SAN MARCOS — What can Texas teach the European nation of Slovenia about multiculturalism? Fourteen Slovenian college students are finding out between now and Feb. 16, as they spend two weeks exploring San Marcos and surrounding Texas regions.
The students, from the University of Maribor, organized the trip with the assistance of the Southwest Texas State University International Office and the Department of English as well as the U.S. Embassy in Slovenia. Nearly all are former students of SWT professor Steve Wilson, who spent five months in the spring of 2002 lecturing in American Literature at the University of Maribor as a Fulbright Scholar.
“Around September a few of the students started asking if it would be possible to come for a visit. I didn’t think anything would come of it,” said Wilson. “From the beginning, this was all the students’ initiative. I think that’s partly how we got the planning through so quickly.”
The University of Maribor is located in Maribor, Slovenia, a city of 150,000, and is one of only two universities in the country. Slovenia itself is a tiny European nation bordered by Italy to the west and Croatia to the east on the Aegean Sea. The Slovenian culture is virtually homogeneous, said Wilson, and with Slovenia on the verge of joining the European Union, there is a great amount of uncertainty within the country as to how this will ultimately affect the culture.
“Several students I talked to were convinced that Slovenia would not survive, that it is too small and would eventually be absorbed,” Wilson explained. “We’re talking about a culture trying to assert itself, but that is about to become part of an enormous international conglomeration. Those students may be right. Who knows what Slovenia will look like in 20 years?”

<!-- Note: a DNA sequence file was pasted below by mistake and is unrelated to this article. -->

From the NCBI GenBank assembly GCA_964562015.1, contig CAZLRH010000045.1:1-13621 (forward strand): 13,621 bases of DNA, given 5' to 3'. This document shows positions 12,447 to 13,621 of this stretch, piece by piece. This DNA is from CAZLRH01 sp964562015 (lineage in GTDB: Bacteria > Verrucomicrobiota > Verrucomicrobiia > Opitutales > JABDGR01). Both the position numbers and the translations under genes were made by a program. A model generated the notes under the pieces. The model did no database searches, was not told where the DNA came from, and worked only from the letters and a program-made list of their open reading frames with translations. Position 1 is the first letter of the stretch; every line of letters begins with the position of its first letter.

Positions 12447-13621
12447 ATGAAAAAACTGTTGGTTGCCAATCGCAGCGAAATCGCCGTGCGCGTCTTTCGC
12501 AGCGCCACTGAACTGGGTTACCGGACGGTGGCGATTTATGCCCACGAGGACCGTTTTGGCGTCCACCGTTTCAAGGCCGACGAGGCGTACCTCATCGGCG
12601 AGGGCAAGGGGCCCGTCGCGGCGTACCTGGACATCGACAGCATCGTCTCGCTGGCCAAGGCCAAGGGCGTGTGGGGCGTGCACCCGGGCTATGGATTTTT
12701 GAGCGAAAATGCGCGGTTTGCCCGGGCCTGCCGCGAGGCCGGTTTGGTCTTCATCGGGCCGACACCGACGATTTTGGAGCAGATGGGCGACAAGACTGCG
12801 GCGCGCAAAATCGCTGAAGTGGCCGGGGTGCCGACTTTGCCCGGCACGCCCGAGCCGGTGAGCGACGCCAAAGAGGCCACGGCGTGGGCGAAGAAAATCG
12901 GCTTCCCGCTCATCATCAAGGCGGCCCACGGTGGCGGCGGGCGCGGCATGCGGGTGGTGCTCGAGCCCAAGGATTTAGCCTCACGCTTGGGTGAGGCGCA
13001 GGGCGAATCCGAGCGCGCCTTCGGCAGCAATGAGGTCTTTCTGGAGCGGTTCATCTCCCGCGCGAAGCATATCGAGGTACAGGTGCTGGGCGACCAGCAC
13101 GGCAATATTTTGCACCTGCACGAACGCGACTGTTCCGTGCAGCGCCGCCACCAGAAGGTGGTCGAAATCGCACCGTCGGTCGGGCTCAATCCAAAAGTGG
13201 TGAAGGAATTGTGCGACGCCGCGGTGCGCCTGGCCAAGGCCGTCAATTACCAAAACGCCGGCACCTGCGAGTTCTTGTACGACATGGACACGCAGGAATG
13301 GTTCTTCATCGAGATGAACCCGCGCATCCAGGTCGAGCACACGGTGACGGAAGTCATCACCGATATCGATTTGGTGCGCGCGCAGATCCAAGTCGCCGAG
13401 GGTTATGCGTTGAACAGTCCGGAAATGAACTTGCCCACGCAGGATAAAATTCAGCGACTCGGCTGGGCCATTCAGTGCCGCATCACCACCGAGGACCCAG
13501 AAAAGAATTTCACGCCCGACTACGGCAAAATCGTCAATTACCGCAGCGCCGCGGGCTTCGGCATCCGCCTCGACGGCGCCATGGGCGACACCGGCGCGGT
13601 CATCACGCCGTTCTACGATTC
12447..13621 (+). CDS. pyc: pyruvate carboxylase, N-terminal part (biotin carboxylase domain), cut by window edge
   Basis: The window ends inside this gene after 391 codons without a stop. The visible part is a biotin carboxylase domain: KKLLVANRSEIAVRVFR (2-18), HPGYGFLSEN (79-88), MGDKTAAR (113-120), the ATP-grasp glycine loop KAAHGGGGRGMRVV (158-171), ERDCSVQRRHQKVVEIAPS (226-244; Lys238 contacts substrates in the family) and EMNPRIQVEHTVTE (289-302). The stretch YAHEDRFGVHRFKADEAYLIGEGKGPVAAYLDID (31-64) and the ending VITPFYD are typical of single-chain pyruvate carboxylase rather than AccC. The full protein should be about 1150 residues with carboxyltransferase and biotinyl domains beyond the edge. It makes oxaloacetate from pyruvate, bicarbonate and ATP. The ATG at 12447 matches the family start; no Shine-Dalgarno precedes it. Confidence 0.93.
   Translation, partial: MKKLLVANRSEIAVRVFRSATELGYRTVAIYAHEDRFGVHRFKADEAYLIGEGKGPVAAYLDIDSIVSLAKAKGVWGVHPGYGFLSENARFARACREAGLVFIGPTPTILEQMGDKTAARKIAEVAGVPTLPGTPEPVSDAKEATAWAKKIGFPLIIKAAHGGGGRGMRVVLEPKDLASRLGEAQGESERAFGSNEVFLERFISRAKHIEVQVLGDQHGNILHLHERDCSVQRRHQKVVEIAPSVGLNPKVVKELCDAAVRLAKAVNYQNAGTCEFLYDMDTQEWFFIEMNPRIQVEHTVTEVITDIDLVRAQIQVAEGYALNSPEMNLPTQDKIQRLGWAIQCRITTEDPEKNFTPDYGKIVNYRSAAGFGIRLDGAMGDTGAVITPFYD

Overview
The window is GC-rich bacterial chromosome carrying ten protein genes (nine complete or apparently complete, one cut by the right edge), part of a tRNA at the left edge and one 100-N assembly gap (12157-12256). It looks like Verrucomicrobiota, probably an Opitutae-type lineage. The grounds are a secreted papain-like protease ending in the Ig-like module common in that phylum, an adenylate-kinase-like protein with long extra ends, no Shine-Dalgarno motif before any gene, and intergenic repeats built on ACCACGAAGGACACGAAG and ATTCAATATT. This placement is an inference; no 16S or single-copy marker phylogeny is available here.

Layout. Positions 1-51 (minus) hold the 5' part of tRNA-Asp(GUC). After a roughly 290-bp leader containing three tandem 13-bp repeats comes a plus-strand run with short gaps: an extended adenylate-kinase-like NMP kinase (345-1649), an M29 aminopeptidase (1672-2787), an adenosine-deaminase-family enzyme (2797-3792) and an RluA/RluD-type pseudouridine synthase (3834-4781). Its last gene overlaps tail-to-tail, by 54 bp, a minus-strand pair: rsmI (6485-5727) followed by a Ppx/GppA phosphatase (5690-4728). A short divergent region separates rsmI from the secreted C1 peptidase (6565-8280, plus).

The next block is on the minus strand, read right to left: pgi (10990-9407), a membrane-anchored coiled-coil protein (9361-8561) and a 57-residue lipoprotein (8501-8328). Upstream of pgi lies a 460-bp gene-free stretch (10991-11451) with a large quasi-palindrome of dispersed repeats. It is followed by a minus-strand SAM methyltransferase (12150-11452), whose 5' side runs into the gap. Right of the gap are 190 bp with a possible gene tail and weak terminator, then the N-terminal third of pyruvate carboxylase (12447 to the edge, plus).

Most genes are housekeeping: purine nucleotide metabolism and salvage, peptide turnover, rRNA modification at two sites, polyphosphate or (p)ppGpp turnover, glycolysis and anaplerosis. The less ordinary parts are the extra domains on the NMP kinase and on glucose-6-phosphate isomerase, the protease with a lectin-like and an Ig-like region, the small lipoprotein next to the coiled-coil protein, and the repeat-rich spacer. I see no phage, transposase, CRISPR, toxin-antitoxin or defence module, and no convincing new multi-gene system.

To that end, the students felt that Texas would be an excellent example for themof how various cultures can interact and flourish. Classes they will attend at SWT include Chicano, African-American and women’s literature. Scheduled excursions include trips to the historic German community of Gruene and San Antonio, which boasts one of the largest and most vibrant Hispanic populations in the United States.
Of course, no visit to Texas would be complete without experiencing certain world-famous symbols of Texas history and culture.
“I hope to see some cowboys,” said Slovenian student Barbara Lavrencic. “It doesn’t matter if they are a modern version or cowboys that we see in old cowboy movies. I would do anything to see (American) Indians and talk to them. I would like to see a rodeo and ride a horse, because I adore horses.”
During their stay, the Slovenian students will go on guided excursions to the LBJ National Historical Park and Sauer-Beckman Living History Farm in Johnson City. Other scheduled events during their stay include conducting a presentation on their culture at the San Marcos Public Library; discussing English Studies in Slovenia with the SWT chapter of the International English Honor Society, Sigma Tau Delta; and teaching Slovene to Brenda Butler’s Language Club for Gifted and Talented students at Hernandez Intermediate School in San Marcos.
“We’re a small country, but we have a lot to offer,” said Slovenian student Lidija Petkovic. “Our rich history, culture and landscape go far beyond our size. I look forward to showing you some of our best features, from the country itself to people. We feel very privileged to have this opportunity in bringing Slovenia closer to you.
“On the other hand, Texas seems to be an extraordinary place to visit. And since we’re all students, we can’t wait to meet your students and other people who work or live there, as well,” she said. “We hope to learn as much as possible from you. The way you live your lives (culture, customs, food, music, entertainment), understand the world (nature, people), solve all kinds of problems (politics, education), achieve any kinds of goals, help others, yourselves etc. and much more than that.”